Fine Arts | Art of the Roman Spectacle
S103 | 26092 | Van Voorhis


This is a COLL class.

With the popularity of the movie Gladiator, the American public
has gained a greater awareness and appreciation of the world of
ancient Roman spectacle.  Drawing upon a combination of visual art
and ancient texts, this course will examine the full range of public
spectacles in ancient Rome.  We will begin our exploration with the
subject of Roman entertainment, such as music and theater, athletic
events, and, of course, gladiatorial combats and wild beast fights.
We will then expand our definition of spectacle to encompass other
public activities, including the ceremonies of Roman religion, the
imperial triumphal procession, and the Roman funeral.  In class we
will explore the varied roles that spectacle played in Roman society
and how such public displays served to define and reinforce Roman
cultural traditions, class hierarchies, and social order.  We will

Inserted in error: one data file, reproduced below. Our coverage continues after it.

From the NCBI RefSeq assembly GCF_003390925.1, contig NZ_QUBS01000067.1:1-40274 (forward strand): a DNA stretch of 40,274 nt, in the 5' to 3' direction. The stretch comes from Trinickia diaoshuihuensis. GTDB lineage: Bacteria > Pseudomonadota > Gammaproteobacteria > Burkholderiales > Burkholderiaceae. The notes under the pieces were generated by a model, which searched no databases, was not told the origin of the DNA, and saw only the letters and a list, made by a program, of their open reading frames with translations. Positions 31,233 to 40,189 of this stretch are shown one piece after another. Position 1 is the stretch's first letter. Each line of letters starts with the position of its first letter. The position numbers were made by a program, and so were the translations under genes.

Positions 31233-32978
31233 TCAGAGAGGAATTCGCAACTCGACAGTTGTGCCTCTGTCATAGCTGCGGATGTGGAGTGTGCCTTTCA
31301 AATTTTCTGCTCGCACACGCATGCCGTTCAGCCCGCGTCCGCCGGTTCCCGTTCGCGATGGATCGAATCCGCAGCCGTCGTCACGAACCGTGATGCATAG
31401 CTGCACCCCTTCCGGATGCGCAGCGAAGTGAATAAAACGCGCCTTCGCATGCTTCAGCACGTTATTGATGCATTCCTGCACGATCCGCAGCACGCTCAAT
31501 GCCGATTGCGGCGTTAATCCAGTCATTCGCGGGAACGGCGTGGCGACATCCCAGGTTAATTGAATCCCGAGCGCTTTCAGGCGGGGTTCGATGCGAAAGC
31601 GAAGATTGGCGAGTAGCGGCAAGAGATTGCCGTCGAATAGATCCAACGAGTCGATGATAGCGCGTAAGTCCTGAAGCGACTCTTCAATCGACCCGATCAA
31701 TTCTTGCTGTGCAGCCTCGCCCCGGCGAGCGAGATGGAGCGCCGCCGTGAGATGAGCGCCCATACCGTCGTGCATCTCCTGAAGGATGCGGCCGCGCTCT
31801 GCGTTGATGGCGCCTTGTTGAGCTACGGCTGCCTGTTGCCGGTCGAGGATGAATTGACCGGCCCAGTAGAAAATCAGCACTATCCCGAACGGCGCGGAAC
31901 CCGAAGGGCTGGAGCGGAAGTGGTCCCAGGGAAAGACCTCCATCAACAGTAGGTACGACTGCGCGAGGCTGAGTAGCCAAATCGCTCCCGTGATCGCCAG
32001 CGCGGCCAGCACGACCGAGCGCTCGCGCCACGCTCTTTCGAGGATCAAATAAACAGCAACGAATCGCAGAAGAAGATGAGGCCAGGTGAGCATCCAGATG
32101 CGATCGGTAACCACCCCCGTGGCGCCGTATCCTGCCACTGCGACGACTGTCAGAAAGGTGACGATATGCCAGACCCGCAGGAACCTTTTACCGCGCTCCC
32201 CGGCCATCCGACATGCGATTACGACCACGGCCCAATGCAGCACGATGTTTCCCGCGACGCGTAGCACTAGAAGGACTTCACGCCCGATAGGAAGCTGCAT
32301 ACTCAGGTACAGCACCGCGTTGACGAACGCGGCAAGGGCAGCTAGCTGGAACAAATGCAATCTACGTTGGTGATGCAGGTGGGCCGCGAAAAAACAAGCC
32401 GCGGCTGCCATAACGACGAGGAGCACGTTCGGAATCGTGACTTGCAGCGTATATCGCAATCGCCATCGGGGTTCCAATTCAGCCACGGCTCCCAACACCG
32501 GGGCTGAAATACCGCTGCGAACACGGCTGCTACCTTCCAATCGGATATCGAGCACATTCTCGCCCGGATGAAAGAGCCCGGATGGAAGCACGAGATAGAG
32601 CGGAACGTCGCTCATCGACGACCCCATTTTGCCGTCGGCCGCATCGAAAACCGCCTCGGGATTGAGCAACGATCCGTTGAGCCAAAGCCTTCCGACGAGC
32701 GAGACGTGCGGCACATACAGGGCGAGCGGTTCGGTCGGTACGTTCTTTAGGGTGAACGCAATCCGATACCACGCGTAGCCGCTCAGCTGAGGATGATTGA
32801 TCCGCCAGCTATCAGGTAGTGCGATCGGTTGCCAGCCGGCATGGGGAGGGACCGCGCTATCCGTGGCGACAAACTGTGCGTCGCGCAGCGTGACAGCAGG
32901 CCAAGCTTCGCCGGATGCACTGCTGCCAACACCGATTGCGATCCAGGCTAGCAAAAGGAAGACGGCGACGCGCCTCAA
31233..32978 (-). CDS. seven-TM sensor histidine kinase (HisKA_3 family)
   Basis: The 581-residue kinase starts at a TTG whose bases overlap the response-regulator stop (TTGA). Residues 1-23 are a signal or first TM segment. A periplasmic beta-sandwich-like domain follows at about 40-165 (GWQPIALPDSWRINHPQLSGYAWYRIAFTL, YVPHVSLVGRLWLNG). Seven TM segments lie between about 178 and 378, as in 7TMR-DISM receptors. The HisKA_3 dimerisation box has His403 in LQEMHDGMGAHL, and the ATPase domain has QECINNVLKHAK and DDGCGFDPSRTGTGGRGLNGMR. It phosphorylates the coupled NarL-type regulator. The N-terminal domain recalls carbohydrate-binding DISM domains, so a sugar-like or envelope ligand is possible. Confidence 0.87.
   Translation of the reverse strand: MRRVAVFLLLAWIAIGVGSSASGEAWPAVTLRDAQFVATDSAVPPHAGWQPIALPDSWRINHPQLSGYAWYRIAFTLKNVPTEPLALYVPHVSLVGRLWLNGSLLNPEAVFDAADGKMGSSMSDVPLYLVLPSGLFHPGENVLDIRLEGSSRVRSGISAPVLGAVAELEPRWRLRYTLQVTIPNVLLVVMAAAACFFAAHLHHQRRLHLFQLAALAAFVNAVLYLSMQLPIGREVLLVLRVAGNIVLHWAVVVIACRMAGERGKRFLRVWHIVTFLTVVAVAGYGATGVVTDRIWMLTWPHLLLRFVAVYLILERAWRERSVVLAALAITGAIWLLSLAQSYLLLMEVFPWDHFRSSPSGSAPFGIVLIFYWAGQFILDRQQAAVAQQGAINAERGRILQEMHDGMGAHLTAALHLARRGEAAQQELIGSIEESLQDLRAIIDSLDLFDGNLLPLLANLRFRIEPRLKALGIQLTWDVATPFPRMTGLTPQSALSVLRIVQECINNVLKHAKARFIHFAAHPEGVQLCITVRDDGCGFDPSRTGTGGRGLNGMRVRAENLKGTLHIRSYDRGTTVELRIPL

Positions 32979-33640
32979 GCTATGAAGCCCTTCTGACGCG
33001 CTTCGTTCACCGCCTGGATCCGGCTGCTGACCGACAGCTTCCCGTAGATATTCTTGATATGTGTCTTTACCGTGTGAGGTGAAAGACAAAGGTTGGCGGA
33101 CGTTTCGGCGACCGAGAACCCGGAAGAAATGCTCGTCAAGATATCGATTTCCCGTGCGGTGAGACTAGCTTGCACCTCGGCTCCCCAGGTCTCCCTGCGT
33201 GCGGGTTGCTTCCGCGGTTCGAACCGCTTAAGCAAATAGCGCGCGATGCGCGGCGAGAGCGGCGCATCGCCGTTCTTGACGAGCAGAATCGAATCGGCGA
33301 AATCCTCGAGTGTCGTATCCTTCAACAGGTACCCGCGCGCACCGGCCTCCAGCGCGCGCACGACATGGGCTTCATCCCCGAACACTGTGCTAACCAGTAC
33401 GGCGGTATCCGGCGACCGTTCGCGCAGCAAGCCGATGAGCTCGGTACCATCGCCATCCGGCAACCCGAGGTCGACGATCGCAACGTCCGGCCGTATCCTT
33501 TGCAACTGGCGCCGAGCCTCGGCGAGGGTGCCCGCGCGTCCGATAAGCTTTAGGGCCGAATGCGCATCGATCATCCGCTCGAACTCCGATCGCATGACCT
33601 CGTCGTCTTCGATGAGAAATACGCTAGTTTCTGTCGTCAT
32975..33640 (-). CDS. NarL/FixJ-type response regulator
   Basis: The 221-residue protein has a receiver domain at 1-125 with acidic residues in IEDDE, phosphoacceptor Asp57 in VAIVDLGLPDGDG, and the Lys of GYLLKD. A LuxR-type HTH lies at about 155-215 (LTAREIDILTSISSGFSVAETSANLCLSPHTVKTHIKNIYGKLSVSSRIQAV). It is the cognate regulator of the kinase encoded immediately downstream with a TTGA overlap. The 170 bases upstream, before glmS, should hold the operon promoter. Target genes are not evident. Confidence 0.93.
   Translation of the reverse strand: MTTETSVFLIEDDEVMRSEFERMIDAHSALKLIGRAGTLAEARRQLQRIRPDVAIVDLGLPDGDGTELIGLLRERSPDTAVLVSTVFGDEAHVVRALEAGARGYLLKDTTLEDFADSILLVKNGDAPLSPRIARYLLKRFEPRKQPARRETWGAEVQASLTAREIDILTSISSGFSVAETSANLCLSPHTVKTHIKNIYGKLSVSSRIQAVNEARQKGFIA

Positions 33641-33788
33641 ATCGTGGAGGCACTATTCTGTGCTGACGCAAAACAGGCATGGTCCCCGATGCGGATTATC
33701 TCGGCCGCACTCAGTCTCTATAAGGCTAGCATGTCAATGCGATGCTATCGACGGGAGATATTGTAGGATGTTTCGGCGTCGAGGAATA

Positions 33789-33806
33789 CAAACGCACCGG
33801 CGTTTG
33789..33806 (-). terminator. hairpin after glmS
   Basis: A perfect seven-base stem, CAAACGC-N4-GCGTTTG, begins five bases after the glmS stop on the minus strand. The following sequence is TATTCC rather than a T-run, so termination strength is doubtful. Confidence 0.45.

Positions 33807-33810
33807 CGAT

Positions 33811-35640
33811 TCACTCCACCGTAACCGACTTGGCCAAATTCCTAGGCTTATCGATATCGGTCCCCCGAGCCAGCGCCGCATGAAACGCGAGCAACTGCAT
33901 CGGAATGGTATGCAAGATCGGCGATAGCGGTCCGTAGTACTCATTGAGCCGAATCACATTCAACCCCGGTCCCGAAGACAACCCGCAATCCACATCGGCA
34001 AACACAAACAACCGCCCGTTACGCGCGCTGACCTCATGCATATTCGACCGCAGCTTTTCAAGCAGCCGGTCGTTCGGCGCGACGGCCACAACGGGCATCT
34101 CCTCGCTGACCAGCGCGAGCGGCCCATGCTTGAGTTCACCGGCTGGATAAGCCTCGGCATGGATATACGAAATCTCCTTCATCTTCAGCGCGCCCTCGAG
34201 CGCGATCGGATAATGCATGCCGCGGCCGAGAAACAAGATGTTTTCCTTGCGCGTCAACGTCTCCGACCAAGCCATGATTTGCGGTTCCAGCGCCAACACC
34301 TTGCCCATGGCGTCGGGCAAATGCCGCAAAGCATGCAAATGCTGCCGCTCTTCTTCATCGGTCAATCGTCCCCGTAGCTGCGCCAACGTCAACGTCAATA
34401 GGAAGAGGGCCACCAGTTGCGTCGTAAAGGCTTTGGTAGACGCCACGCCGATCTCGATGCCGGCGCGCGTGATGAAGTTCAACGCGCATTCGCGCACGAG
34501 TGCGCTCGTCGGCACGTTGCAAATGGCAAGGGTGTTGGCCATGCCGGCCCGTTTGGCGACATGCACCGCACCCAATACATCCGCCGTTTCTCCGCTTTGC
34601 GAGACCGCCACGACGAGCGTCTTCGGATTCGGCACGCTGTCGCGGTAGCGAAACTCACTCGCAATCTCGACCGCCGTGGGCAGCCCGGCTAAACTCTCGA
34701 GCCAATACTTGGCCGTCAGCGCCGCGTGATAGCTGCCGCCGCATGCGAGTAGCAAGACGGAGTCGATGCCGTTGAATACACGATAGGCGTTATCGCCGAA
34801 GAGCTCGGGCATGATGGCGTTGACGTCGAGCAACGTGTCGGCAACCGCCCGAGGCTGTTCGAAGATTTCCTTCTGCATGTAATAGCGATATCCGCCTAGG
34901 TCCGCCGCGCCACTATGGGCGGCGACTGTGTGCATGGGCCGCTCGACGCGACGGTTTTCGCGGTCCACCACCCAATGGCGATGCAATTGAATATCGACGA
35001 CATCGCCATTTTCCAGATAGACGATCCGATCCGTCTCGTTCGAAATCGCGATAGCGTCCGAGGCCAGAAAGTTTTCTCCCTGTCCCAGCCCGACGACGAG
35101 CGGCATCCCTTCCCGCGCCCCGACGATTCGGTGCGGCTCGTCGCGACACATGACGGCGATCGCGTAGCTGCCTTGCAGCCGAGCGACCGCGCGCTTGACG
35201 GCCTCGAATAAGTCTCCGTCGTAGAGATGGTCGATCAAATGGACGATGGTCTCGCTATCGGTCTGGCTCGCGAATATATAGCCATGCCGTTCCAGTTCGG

also examine our own culture of spectacle to help us contextualize
the past and connect it with contemporary life.

	The class will be discussion-oriented and will require the
active and critical involvement of each student.  Weekly reading
assignments covering a wide range of perspectives will serve as the
basis for our discussions; we will, however, also examine
representations of Roman spectacle in contemporary writing and mass
media.
							
Requirements include short writing assignments, quizzes, and
participation in a group project.  In addition, each student will
keep a journal that explores his/her responses to the issues and
questions examined in class.